The SARS-CoV-2 virus pandemic has sparked a critical debate about its relationship to ‘food processes’ in the era of capitalism. On the one hand, the pandemic sheds light on the transmission of infectious agents caused by so-called ‘modern food systems’, which have made biodiversity more fragile and promoted cross-species transmission from animals to humans. On the other hand, it demonstrates that the ‘corporate food process’ has already created a favorable environment – in the form of non-communicable chronic diseases – for a fatal outbreak of disease.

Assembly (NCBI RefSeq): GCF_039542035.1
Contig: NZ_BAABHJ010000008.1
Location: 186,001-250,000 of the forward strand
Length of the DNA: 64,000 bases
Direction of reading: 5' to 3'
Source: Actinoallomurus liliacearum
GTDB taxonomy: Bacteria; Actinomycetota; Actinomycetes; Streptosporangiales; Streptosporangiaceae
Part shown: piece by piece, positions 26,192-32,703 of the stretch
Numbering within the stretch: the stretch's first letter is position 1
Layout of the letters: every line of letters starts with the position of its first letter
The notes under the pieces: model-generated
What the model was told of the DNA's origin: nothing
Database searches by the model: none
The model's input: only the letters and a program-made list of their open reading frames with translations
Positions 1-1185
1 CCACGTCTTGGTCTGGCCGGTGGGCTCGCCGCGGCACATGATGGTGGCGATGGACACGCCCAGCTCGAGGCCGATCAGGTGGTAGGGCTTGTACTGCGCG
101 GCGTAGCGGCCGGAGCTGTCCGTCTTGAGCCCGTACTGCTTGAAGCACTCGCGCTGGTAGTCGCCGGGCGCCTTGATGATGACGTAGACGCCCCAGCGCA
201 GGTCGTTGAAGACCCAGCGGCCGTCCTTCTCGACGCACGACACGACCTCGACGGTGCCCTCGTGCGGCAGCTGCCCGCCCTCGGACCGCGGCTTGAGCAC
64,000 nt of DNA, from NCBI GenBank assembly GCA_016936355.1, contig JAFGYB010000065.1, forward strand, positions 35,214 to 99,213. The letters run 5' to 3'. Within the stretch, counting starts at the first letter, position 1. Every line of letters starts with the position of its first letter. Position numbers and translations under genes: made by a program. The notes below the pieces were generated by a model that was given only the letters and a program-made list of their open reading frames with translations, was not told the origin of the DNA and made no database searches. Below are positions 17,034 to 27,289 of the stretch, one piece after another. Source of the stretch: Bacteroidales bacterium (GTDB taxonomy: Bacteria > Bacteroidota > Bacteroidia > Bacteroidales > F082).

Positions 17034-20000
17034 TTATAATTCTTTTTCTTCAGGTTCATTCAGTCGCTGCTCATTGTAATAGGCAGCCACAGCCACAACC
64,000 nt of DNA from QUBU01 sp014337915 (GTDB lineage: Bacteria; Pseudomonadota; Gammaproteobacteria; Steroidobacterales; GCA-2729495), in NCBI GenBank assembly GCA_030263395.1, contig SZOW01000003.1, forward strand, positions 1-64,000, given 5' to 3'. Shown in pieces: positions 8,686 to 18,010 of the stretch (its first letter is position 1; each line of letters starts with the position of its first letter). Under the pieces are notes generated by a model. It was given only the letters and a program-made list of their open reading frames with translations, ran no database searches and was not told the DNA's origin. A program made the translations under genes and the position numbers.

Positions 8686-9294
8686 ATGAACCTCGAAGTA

Beyond the mainstream scientific response that centers on medication and vaccines, this article sneak peek puts forward an exit strategy to the crisis via six proposals that build on the notion of food agency. This includes doing away with the patriarchal, developmentalist model that underpins corporate food patterns, thereby prioritizing collective care led by women through family and community agroecology, and promoting planetary life in the wider framework of food sovereignty.
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